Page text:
kurt russell guardians of the galaxy interview

Chris Nashawaty at Entertainment Weekly takes the good with the step down from the original:

In Guardians of the Galaxy Vol. 2, the gag is starting to feel like it's getting a bit old. It's still a good Marvel movie (at times, a very good one), but it's a come down from the dizzying highs of the first installment. The laughs are still there, but they're less involuntary.

Not everyone is quite as praiseworthy though, as Bryan Bishop at The Verge writes:

Multiple storylines interweave in a way that may have looked Empire Strikes Back-sharp in an outline, but in practice, it's painfully awkward. A major issue is that none of the characters are particularly endearing this time around. Gamora and Star-Lord's slow-burn chemistry is still there, but it's sadly dialed back to make room for Gamora's relationship with her sister — and Gillan once again delivers the weakest performance in the ensemble. Yondu's storyline fares far better, with Rooker adding some unexpected depth to the mercenary as he struggles to redeem himself for past misdeeds, but there's only so much the ancillary players can do when the heart of the movie is so painfully, soul-crushingly inert.

Thankfully, Vol. 2 does come together in the end with a powerful emotional payoff, but that's only it becomes a computer-generated action-fest with the fate of the universe hanging in the balance again. It's the same kind of exhausting stakes-raising that nearly all Marvel movies rely on at this point, practically pummeling the audience into being wowed.

Scott Mendelson at Forbes wasn't as impressed either:

The Marvel Cinematic Universe seems to have a middle child syndrome. As is the case with Thor: The Dark WorldIron Man 2 and Avengers: Age of Ultron, the second Guardians of the Galaxy Vol. 2 is stuck with no major chess pieces to move into place. The "monster of the week" installment rambles along with very little plot, hoping that a fun time spent in good company, plus special effects razzle-dazzle, will distract from the lack of storytelling. There is enough to appreciate, especially in the comedy and the arcs, to merit a viewing. But there is near-fatal push-pull between an intimate character story and the requisite big-budget action setpieces.

Todd McCarthy at The Hollywood Reporter also didn't care for the film:

When a disarmingly wacky and amusing B-team of Marvel characters parachuted in three summers ago and made off with a worldwide haul of $771 million, the fifth biggest of any Marvel production, Guardians of the Galaxy resembled a makeshift expansion sports franchise that somehow played above its own level all year long and snuck into the World Series. But the second season brings this team back to reality, if not to planet Earth, and while the stadiums will remain packed, the results on the field are not nearly so pretty for this manic and sometimes grating continuation of a scattershot narrative, in which the survival of the universe is treated far more glibly than its knotty superhero daddy issues.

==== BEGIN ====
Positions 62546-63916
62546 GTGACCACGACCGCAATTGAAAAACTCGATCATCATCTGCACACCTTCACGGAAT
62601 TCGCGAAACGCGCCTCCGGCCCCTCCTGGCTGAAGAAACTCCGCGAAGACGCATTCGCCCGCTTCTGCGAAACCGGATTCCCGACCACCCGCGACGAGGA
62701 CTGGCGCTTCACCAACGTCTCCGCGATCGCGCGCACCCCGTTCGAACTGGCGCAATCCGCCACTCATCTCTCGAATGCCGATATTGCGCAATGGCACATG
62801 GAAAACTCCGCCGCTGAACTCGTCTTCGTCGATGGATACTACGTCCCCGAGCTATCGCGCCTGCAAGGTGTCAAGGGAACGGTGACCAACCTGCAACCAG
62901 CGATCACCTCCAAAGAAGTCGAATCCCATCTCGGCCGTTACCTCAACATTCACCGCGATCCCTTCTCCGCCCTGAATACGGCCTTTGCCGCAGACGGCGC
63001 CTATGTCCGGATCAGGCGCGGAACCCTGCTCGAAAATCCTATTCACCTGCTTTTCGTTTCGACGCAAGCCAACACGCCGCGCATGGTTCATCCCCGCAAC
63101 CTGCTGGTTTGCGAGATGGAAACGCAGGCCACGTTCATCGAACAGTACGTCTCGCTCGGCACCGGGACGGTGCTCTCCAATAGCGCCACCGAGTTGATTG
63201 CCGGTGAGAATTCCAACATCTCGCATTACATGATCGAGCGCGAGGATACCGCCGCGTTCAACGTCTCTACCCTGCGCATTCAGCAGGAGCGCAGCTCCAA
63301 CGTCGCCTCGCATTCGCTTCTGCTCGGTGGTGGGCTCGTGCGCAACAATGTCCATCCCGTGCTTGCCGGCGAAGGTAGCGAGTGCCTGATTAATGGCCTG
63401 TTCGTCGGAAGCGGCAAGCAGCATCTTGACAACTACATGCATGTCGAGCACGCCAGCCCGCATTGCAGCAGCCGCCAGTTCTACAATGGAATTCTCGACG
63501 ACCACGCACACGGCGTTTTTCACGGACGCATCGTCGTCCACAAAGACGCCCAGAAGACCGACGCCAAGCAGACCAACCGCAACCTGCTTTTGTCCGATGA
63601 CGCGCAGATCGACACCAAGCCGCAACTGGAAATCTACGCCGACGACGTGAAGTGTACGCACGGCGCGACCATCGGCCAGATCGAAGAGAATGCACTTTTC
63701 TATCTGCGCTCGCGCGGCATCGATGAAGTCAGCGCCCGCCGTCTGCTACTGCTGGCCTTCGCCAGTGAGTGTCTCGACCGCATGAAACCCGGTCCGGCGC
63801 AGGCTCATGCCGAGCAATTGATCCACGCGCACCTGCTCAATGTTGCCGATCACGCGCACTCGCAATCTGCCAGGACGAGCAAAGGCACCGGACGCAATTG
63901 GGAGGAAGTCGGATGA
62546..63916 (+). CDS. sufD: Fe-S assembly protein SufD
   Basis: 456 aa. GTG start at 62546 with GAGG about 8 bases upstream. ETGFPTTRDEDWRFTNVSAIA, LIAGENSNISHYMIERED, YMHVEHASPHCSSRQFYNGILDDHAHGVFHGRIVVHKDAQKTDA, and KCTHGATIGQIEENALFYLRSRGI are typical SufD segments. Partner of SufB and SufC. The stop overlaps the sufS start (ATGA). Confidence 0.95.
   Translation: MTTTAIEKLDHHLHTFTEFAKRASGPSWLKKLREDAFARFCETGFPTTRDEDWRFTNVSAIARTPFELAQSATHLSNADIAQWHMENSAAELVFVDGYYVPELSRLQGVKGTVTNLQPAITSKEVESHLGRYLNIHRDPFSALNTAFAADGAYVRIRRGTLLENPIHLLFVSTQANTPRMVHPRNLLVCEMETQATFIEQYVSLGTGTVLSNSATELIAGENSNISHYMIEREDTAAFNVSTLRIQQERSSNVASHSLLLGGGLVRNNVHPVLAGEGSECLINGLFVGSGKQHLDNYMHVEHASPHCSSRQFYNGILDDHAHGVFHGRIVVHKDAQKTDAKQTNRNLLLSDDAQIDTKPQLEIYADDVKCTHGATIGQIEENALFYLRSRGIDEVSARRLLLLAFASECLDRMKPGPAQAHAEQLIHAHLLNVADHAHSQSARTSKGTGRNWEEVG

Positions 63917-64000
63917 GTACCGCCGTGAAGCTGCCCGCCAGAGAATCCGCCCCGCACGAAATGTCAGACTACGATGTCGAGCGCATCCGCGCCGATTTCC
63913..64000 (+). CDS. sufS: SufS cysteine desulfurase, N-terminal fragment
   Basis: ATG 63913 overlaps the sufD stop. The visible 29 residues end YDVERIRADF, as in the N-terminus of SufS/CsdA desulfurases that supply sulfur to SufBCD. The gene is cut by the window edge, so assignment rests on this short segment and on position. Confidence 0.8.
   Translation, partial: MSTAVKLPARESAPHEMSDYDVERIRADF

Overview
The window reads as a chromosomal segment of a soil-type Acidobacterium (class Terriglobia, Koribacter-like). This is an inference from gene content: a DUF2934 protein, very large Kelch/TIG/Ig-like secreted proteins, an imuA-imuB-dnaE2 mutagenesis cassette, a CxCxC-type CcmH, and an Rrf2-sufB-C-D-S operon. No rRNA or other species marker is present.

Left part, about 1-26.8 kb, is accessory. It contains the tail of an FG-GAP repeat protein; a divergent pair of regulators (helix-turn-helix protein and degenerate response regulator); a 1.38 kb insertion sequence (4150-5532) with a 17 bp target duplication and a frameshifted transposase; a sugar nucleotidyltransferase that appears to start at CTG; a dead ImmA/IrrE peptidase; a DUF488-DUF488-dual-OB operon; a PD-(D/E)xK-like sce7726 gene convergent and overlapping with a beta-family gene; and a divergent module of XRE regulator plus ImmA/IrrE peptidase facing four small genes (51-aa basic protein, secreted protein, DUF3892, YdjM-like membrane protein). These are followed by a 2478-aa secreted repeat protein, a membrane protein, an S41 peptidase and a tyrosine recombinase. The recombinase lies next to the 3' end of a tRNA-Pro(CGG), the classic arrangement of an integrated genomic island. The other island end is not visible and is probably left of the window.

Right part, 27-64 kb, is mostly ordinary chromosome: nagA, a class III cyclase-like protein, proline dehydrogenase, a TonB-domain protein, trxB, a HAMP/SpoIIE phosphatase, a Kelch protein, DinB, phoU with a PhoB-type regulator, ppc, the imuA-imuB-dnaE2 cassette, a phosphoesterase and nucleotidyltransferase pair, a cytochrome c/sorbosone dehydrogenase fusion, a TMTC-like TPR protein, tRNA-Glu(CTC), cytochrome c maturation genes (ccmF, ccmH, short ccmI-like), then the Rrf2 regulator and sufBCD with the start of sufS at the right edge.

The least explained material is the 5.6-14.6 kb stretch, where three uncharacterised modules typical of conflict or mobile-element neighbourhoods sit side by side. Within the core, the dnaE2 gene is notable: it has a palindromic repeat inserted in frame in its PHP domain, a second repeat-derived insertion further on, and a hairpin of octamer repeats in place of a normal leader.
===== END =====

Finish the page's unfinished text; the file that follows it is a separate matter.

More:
The attitude toward all the violence and mayhem is mostly good-humored, casual and tossed off, which provokes a few good laughs and chuckles, and writer-director Gunn gets away with a lot of lame stuff simply by moving on quickly to the next gag or explosion. As before, his bluffly cynical, good-times attitude supplies a devil-may-care feel to the proceedings that's quite appealing to audiences. But Guardians of the Galaxy Vol. 2 plays like a second ride on a roller coaster that was a real kick the first time around but feels very been-there/done-that now.


The overwhelming majority of reviews lament that Guardians of the Galaxy Vol. 2 isn't quite as good as the first movie, but it sounds like that in addition to feeling familiar, it takes some chances with how it handles its characters and a big shift in the tone of the movie. Even the reviews that found some shortcomings still said the movie was extremely fun and will be satisfying for fans. So hopefully when the movie arrives next week, everyone who already has tickets for the first showing will leave the theater with a smile on their face, at least after they've seen all five of the credits sequences.